The COVID-19 surge that is sending hospitalizations to all-time highs in parts of the South is also clobbering states like Hawaii and Oregon that were once seen as pandemic success stories.
After months in which they kept cases and hospitalizations at manageable levels, they are watching progress slip away as record numbers of patients overwhelm bone-tired health care workers.
Oregon — like Florida, Arkansas and Louisiana — has more people in the hospital with COVID-19 than at any other point in the pandemic. Hawaii is about to reach that mark, too.
“It’s heartbreaking. People are exhausted. You can see it in their eyes," said Dr. Jason Kuhl, chief medical officer at Oregon's Providence Medford Medical Center, where patients are left on gurneys in hallways, their monitoring machines beeping away.
In other developments, the Food and Drug Administration is expected to authorize COVID-19 booster shots for certain people with weakened immune systems, such as cancer patients and organ transplant recipients, to give them an extra dose of protection.
The U.S. is seeing the virus storming back, driven by a combination of the highly contagious delta variant and lagging vaccination rates, especially in the South and other rural and conservative parts of the country.
New cases nationwide are averaging about 123,000 per day, a level last seen in early February, and deaths are running at over 500 a day, turning the clock back to May.
For the most part during the pandemic, Hawaii enjoyed one of the lowest infection and death rates in the nation. In recent days, though, it reported record highs of more than 600 new virus cases daily.
On its worst day in 2020, Hawaii had 291 patients hospitalized with the coronavirus. Officials expect to hit 300 by the end of this week.
Demand for COVID-19 shots in the state early on seemed promising, but it took three weeks — much longer than expected — to get from 50% to 60% of the eligible population fully vaccinated. Vaccinations have since plateaued. Nationally, the rate is about 59%.
The biggest hospital on Hawaii’s Big Island is feeling the pressure. Out of 128 acute beds, 116 were taken Wednesday at Hilo Medical Center, and the hospital’s 11 intensive care unit beds are almost always full these days, spokeswoman Elena Cabatu said.
“If someone out there has a heart attack or a sepsis or gets into a bad accident that requires intensive care, we will have to hold that person in the emergency department,” Cabatu said.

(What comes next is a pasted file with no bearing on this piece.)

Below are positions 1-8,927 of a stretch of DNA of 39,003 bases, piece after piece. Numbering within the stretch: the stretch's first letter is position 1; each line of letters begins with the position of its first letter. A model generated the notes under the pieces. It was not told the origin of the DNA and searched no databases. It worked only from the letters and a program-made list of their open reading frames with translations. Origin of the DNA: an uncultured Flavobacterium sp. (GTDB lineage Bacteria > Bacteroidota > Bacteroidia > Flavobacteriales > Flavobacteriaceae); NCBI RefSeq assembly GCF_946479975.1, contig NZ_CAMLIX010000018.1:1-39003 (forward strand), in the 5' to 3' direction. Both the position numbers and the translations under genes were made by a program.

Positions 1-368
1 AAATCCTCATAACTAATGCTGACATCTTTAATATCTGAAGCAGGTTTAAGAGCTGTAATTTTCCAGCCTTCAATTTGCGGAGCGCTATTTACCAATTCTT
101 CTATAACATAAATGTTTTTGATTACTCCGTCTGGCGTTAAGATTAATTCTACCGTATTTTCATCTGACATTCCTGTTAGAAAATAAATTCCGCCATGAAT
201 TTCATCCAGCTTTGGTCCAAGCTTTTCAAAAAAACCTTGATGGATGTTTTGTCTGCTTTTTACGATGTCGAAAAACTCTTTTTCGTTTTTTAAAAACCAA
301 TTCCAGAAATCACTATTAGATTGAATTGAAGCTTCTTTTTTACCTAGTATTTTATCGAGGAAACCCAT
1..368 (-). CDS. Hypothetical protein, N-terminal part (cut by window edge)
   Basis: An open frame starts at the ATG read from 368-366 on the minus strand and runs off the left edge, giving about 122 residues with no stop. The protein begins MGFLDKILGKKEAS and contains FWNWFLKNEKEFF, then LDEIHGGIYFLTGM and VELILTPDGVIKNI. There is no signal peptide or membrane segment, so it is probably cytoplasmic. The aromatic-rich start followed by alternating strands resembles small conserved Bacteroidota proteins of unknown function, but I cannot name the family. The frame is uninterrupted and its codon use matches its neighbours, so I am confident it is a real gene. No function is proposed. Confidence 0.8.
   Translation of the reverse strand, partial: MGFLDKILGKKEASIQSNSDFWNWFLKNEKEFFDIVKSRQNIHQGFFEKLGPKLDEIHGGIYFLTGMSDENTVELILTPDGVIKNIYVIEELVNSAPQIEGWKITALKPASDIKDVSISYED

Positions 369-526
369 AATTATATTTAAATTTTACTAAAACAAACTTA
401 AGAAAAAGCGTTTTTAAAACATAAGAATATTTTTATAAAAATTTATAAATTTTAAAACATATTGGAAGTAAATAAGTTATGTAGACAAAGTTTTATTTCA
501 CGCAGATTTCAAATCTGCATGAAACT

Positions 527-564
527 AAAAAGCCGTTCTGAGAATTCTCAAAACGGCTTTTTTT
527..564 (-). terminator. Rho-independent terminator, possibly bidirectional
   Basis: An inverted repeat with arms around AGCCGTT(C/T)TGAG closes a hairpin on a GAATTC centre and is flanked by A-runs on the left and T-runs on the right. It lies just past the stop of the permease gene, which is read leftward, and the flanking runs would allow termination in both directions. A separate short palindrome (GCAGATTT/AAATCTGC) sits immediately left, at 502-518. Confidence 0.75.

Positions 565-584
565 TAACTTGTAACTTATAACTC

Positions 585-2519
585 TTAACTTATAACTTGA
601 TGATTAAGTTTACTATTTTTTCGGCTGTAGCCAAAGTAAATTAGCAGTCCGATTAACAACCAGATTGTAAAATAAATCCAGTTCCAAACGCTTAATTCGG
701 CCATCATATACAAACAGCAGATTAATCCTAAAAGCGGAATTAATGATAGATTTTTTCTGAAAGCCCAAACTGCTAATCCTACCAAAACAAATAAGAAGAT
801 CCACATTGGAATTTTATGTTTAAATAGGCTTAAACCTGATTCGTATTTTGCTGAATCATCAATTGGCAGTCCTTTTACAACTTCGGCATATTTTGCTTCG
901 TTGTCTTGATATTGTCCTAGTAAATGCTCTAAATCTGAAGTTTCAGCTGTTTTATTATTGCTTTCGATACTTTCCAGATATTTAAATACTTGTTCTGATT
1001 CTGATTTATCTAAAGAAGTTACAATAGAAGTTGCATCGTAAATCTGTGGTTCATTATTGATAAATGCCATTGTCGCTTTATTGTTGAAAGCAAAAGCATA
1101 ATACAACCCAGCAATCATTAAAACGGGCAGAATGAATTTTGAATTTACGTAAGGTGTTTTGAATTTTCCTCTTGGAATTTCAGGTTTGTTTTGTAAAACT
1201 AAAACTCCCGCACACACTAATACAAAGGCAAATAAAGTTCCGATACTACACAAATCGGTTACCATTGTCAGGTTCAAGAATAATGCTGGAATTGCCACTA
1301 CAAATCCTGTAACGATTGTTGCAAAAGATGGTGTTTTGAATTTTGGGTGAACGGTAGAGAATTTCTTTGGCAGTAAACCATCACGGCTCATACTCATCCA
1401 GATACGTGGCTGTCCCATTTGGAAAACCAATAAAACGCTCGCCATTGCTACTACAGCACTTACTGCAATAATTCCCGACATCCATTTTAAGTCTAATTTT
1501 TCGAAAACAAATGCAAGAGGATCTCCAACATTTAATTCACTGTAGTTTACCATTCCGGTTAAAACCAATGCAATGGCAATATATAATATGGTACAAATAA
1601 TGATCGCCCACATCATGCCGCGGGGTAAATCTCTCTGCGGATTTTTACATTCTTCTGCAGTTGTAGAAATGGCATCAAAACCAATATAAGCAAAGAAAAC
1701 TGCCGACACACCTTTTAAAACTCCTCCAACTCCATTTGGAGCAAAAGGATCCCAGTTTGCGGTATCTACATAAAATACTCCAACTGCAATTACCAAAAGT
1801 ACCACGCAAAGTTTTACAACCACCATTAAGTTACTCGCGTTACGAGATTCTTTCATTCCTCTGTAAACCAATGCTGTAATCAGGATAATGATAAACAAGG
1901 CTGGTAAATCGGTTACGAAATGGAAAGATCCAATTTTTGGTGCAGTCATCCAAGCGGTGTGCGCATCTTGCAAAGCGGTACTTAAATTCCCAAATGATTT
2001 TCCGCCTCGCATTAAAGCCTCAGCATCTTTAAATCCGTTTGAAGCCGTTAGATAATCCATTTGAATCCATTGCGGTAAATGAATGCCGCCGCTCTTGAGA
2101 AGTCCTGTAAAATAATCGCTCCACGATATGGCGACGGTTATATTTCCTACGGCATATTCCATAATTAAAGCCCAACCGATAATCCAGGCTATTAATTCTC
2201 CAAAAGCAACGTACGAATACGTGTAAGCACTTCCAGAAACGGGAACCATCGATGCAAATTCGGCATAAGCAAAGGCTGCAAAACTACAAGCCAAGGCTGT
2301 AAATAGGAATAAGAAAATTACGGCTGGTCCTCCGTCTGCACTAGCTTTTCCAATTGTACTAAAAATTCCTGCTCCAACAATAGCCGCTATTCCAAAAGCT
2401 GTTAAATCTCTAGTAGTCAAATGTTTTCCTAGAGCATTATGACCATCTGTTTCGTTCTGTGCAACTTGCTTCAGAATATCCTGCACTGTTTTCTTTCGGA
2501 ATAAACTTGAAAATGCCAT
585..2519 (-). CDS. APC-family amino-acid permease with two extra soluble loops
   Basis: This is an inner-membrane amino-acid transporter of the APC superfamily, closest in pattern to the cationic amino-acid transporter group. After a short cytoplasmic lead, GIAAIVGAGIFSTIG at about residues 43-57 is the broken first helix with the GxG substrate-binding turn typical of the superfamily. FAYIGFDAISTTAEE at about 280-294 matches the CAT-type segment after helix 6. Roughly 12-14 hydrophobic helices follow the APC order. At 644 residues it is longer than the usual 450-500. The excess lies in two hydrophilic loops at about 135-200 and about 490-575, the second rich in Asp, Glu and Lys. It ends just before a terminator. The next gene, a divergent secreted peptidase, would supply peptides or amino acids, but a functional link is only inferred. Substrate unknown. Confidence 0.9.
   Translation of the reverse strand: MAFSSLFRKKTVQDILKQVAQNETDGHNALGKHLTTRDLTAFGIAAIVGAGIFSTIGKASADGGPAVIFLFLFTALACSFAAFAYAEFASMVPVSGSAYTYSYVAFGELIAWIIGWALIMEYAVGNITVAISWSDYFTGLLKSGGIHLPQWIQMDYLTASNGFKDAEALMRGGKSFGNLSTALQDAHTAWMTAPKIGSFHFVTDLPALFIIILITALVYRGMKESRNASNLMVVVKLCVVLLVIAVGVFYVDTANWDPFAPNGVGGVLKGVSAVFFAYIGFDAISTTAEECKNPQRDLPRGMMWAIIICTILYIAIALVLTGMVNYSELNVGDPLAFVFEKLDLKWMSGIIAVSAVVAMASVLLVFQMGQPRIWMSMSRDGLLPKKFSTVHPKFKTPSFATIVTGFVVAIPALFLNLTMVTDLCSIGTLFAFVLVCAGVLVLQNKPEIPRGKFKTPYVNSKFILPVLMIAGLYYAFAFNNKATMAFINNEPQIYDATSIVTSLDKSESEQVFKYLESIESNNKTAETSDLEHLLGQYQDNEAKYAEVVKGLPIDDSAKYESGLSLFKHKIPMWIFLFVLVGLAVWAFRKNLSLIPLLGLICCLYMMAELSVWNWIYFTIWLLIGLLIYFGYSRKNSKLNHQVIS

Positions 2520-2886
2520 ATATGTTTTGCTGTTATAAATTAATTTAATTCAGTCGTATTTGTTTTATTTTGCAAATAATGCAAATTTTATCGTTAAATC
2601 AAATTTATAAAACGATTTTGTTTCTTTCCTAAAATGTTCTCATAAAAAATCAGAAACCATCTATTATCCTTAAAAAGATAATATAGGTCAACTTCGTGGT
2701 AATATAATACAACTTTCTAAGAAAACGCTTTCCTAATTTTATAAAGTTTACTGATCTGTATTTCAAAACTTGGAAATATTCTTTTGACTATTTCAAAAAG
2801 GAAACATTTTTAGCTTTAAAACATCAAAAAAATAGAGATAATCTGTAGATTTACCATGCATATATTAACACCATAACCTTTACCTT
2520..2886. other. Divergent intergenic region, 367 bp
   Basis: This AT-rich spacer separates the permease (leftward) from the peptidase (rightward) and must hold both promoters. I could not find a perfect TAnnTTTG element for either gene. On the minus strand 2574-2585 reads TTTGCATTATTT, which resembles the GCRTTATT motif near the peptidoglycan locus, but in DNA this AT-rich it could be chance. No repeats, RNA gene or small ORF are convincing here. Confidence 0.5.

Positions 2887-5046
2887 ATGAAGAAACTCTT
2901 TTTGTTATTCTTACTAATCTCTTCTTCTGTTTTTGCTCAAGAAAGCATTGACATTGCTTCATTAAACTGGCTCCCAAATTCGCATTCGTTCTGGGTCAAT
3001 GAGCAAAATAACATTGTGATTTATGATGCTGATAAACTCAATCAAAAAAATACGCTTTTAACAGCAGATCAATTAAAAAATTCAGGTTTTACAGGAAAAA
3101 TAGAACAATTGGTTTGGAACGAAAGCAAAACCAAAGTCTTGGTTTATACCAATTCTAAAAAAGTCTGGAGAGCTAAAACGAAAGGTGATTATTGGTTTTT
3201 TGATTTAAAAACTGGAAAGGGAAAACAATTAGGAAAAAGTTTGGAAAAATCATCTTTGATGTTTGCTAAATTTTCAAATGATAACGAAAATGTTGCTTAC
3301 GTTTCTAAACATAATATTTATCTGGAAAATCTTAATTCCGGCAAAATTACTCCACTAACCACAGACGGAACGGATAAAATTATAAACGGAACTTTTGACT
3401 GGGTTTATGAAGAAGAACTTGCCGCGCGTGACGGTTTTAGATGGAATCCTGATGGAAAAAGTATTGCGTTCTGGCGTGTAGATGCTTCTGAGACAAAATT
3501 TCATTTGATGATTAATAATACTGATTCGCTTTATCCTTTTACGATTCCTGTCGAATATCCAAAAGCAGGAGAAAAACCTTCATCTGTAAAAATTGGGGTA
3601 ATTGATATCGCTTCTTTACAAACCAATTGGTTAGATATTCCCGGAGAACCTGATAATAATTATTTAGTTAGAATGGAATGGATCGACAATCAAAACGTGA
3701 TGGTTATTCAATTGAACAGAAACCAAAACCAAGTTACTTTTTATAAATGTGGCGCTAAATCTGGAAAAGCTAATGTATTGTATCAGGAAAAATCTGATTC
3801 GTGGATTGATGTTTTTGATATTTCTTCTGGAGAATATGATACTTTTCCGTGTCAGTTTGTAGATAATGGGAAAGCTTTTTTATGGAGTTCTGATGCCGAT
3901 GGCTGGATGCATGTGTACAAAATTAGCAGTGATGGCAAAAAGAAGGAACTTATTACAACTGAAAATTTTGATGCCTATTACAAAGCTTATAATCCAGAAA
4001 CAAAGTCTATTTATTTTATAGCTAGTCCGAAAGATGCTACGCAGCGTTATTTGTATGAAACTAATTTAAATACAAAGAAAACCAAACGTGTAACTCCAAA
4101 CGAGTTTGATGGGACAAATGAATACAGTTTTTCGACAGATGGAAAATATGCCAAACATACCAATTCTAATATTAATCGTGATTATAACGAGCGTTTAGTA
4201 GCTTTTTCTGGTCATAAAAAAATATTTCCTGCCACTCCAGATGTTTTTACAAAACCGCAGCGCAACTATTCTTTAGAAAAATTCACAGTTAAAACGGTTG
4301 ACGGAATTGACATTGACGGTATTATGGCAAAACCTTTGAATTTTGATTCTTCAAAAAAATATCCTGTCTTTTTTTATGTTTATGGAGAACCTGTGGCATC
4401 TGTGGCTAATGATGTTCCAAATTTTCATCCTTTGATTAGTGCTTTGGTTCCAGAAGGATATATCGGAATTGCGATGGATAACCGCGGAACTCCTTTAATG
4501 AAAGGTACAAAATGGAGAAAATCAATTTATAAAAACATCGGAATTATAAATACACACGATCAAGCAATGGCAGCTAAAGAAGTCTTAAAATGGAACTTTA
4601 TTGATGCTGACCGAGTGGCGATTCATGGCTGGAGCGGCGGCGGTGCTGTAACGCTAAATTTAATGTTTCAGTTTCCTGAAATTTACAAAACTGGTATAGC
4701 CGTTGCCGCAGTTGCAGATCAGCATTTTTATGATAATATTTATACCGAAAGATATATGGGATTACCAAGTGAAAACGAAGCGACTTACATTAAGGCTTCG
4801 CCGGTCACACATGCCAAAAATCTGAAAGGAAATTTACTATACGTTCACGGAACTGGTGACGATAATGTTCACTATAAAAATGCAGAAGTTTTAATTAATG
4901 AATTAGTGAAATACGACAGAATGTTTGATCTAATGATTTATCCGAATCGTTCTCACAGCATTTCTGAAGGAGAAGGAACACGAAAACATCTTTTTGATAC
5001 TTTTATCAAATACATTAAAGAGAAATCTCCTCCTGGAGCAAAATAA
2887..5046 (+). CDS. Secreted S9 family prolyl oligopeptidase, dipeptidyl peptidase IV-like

“I’m surprised we landed here,” she lamented. “The hope during the mass vax clinics was just so high.”
Hilton Raethel, president and CEO of the Healthcare Association of Hawaii, disputed any notion that the rebound in tourism in Hawaii is largely to blame.
“The tourists have been a source for infection, but they’ve never been the predominant source of infection,” Raethel said. “There’s a lot more concern about people from Hawaii, residents who go to the South, go to Vegas, to other places, and they come back and spread it.”
In Oregon, Gov. Kate Brown announced this week that nearly everyone will have to wear masks again in indoor public spaces, regardless of their vaccination status.
For the second straight day Wednesday, the state reported a record number of hospitalized COVID-19 patients — 665. The previous peak of 622 came during a November surge, before the vaccine became available. ICU beds across the state are about 90% full.
As of a week ago, just over 56% of the vaccine-eligible population in Oregon was fully vaccinated.
Throughout the pandemic, health officials have described Oregon as a success story, largely because of its tight restrictions, which were lifted at the end of June.
Meanwhile, White House coronavirus coordinator Jeff Zients said more people are getting vaccinated in states with the highest infection rates, including Arkansas, Louisiana, Alabama and Mississippi.
“We’re getting more shots in the arms in the places that need them in the most. That’s what it’s going to take to end this pandemic," he said.
In hard-hit Florida, Gov. Ron DeSantis, a Republican who has steadfastly blocked mandatory mask-wearing, announced an effort Thursday to expand the use of a COVID-19 treatment known as monoclonal antibodies to relieve pressure on hospitals.
Associated Press writers Adriana Gomez Licon, Eileen Putman and Terry Tang contributed to this report.